With the WannaCry ransomware and Petya malware attack recently causing damage to organisations worldwide, even halting chocolate production at Cadbury's Hobart factory, security firm Bitdefener has urged organisations to assist IT teams in preparing for, and mitigating against, future attacks.
According to Bogdan Botezatu, senior e-threat analyst at Bitdefender, organisations need to have mitigation in mind as it's a matter of when an attack happens, not if.
Speaking with ZDNet while visiting Sydney from Romania, Botezatu said organisations first need to understand what type of security they need and not overlook any aspect, while also trying to see through the noise, such as marketing buzzwords and an over-saturated cybersecurity industry.
"An enterprise has a diverse range of technologies ... all these are potential threats," he explained. "It's no use for you to have the best end-point security solution if your payment processor in the cloud is left open."
Botezatu said a standard IT team finds itself constantly under fire, and it's important that the responsibility doesn't just lie with them.
"They have external attacks, they have users inside who need technical support -- the IT team needs to always be on the lookout to help non-tech savvy departments ensure they don't shoot themselves in the foot by opening [an executable] promising kittens," he explained.
"They don't have time to monitor 60 security solutions ... because everything is on fire around them and their time needs to go to good use."
With organisations, particularly in Australia, relying heavily on cloud-centric applications, it results in most of an organisation lying outside of the physical boundaries of the HQ. As a result, Botezatu said many organisations are running security solutions built for on-premises protection, noting the solutions don't translate well into the virtualised world.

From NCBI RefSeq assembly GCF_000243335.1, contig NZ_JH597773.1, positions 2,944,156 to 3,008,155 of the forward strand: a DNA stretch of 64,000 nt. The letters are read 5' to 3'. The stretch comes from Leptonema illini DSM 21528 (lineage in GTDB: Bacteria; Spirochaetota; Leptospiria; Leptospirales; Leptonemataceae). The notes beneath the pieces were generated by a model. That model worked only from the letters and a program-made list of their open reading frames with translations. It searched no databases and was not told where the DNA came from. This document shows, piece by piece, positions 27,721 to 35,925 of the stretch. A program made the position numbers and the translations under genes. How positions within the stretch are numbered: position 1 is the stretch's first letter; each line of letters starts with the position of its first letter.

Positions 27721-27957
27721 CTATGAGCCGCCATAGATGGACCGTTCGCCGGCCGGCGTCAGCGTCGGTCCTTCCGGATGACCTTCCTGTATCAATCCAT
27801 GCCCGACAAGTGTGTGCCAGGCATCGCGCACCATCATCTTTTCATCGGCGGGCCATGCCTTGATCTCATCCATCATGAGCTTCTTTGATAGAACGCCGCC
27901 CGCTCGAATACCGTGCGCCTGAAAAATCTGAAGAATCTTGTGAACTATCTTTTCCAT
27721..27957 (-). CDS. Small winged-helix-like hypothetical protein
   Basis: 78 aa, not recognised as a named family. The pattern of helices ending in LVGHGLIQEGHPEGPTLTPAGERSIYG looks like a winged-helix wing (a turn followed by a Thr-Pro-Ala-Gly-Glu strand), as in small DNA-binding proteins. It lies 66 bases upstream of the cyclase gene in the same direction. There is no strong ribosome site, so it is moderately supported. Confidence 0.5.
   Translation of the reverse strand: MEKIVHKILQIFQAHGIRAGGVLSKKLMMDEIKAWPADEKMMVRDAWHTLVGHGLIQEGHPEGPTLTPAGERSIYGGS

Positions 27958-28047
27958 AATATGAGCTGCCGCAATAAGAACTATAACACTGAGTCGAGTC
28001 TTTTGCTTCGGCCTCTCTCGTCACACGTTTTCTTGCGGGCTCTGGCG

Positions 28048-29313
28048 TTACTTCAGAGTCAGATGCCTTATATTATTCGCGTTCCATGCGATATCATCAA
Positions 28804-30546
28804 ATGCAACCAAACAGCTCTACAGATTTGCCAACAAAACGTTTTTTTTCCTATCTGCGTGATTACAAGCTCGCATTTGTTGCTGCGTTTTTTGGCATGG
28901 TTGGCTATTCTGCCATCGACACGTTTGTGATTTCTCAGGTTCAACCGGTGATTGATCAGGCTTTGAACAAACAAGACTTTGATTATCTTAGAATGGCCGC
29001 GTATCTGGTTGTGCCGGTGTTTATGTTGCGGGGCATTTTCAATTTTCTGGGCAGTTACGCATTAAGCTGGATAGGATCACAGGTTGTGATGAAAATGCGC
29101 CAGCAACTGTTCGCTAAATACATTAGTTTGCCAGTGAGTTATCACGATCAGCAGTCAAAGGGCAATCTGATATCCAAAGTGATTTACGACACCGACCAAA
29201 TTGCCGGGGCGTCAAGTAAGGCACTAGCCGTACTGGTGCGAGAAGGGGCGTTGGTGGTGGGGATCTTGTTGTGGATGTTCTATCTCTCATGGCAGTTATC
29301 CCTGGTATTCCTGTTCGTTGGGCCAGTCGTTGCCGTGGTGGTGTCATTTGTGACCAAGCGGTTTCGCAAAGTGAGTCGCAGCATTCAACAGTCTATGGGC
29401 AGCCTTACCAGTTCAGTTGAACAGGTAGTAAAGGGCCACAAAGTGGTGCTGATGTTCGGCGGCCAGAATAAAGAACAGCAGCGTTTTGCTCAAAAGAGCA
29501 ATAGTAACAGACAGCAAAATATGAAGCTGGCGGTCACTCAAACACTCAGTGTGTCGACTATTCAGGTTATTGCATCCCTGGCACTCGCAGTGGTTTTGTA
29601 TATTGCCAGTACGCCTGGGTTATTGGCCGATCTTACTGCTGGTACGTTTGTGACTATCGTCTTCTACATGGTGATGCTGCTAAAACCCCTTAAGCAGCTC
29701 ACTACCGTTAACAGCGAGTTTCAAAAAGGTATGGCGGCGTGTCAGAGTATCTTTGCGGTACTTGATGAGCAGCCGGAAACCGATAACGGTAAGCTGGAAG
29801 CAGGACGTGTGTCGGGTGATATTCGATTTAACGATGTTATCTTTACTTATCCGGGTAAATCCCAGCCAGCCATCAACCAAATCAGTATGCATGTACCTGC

Despite claims that some organisations have employed services from over 80 security vendors, Botezatu said the majority of attacks start with some form of social engineering targeting an organisation's employees.
To Botezatu, education is an organisation's greatest defence mechanism.
"You need to encourage the user to adopt security best practices and to stay aware about what they're allowed to do with company property," he explained, noting it's better to speak with them in order to prevent, rather than to punish.
"This is probably the most basic security measure ... make them understand what you're trying to achieve."
Botezatu said that while educating the people within an organisation is free, in many organisations, the sentiment is falling on deaf ears.
"That's one of the issues with the industry, that most of the IT workforce is mobilised to plugging phones into the infrastructure rather than getting some coffee time with people to understand what they are trying to protect the organisation against," he said.
"Very few people would hazard to do stupid stuff on company resources if they knew they were harming the company, with the exception of disgruntled employees.
"People will lend you a helping hand to protect your organisation if you told them your organisation needs protecting, but usually, the IT guy comes among the masses saying, 'hey guys, you know nothing about security, you need to do that, that, and that -- otherwise I'm suspending you'."
He said as an employee, individuals need to be a part of the cybersecurity effort, not trying to outsmart the IT guy who has disallowed access to Facebook.
"I'm still waiting for when the CIO will have a solid place at the board table," he added. "It's not happening and the finance department is pulling all the strings."
Although estimations suggest an organisation should be spending 20 percent of its yearly revenue on cybersecurity-related initiatives or products, Botezatu said it's rarely the case.
It's a trend experienced globally, he added, especially in the public sector where the lowest bid always wins.